Eye cosmetics must meet safety requirements regulated by Health Canada, but part of the responsibility of ensuring eye safety rests with you.  If at any time you are unsure regarding the safety of a particular cosmetic item or procedure, do not hesitate to call us Kniaziew Optometry – we are trained in recognizing harmful substances and negative side effects.



Health Canada regulates eye cosmetic products by:

  • Reviewing ingredients to ensure they do not contain ingredients that may cause injury when used as directed on the label.
  • Requiring disclosure of ingredients on product labels.
  • Monitoring cosmetics in the marketplace.
  • Investigating and taking enforcement actions if there is a health and safety problem with a cosmetic product.
  • Ensuring that cosmetics are manufactured, prepared, preserved, packed and stored under sanitary conditions.


Labelling is regulated by the Food and Drug Act (FDA), the Cosmetic Regulations and the Consumer Packaging and Labelling Act and Regulations.

To meet these requirements, cosmetic labels must show:

  • The ingredient list.
  • The common name of the product. (ex. mascara)
  • The amount of product in metric units or count. (ex. 150 mL)
  • The name and address of the manufacturer or distributor.
  • Warnings or cautions.
  • Directions for safe use.

All of the above must be listed in English and French, except the ingredient list.

Be careful of products without a Drug Identification Number (DIN) or Natural Product Number (NPN) that claim to modify body functions and prevent or treat diseases – therapeutic claims.  These kinds of claims are only allowed on drugs or natural health products, not on cosmetics.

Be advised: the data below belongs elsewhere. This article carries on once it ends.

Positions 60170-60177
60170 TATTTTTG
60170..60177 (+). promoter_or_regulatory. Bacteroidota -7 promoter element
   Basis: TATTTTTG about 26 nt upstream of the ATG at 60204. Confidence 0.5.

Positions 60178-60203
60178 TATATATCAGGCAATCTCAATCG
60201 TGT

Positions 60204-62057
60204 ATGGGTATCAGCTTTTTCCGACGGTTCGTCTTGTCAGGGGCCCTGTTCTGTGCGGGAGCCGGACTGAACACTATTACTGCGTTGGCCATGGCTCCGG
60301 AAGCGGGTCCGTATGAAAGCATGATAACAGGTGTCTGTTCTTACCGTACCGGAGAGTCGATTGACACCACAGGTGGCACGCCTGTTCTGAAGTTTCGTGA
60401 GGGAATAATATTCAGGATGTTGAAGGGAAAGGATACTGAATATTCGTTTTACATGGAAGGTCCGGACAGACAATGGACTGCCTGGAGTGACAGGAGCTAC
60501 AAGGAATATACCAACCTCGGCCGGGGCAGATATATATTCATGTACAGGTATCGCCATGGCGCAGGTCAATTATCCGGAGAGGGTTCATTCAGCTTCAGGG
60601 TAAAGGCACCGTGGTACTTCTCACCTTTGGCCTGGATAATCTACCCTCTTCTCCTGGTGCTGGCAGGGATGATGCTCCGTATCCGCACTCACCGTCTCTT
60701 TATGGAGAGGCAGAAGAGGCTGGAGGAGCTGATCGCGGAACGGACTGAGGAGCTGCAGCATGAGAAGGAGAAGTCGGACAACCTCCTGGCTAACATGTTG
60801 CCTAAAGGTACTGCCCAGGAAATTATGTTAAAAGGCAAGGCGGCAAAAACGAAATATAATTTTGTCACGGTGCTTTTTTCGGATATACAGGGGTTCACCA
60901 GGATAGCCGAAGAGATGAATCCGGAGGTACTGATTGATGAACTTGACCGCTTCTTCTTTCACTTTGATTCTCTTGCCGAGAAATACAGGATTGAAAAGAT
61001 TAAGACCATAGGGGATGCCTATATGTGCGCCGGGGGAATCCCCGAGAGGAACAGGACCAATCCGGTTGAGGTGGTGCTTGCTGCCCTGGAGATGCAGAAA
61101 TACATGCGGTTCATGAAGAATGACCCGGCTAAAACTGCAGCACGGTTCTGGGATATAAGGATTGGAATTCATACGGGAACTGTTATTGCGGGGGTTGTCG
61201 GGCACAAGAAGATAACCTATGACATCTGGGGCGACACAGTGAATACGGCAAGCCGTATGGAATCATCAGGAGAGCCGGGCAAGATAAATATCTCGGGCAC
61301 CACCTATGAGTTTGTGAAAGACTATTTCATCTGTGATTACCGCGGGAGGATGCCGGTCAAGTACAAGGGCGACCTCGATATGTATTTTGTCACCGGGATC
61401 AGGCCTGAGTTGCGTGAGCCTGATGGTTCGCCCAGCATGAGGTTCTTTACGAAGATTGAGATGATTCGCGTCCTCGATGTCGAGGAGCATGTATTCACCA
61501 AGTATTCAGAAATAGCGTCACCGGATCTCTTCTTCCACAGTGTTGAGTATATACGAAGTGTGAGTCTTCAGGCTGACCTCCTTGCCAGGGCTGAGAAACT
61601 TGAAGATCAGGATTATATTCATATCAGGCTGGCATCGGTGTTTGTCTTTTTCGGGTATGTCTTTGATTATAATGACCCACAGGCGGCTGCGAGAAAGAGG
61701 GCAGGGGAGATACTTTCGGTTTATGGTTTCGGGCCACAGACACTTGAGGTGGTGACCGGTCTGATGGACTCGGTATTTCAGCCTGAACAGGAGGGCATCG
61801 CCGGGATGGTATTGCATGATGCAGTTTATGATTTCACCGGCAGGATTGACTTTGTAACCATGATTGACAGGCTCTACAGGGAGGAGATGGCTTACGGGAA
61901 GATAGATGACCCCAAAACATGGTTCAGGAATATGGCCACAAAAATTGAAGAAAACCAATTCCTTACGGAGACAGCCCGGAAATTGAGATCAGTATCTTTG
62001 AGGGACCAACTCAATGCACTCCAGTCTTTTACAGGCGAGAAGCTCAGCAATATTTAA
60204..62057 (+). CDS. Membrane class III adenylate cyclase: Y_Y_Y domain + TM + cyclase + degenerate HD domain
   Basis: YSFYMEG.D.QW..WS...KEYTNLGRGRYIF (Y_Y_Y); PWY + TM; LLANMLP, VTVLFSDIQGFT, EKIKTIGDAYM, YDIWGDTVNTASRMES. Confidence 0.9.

Advertising Terms

Advertisements use different terms to describe products.  Therefore, it is important to understand what they mean to make an informed purchase.  These terms mays include:

  • Fragrance Free or Unscented – This means fragrances have not been added to the cosmetic product or scents in the product have been hidden with a masking agent. This agent may be listed by its scientific name or under the name “parfum” or fragrance.
  • Hypoallergenic – This is not a legal or scientific term. It only means the manufacturer is choosing ingredients with minimal allergens.  This does not guarantee an allergen-free product.  In fact, there is no such thing as a non-allergic cosmetic.
  • Preservative-Free – This term refers to products without preservatives. However, eye cosmetics and other make-up products need natural or synthetic preservatives to prevent the growth of bacteria within the product.  For example, the damp bathroom where your makeup is stored is a perfect place for bacteria to grow in your cosmetics and make-up tools.  Preservatives keep harmful bacteria from growing in your products.
  • Natural and Synthetic – Many people think natural ingredients are better than synthetic ones. However, “natural” ingredients may have a similar chemical composition as their synthetic counterpart.  In fact, synthetic ingredients can work better than natural ones in some products because it may be more stable, providing longer use.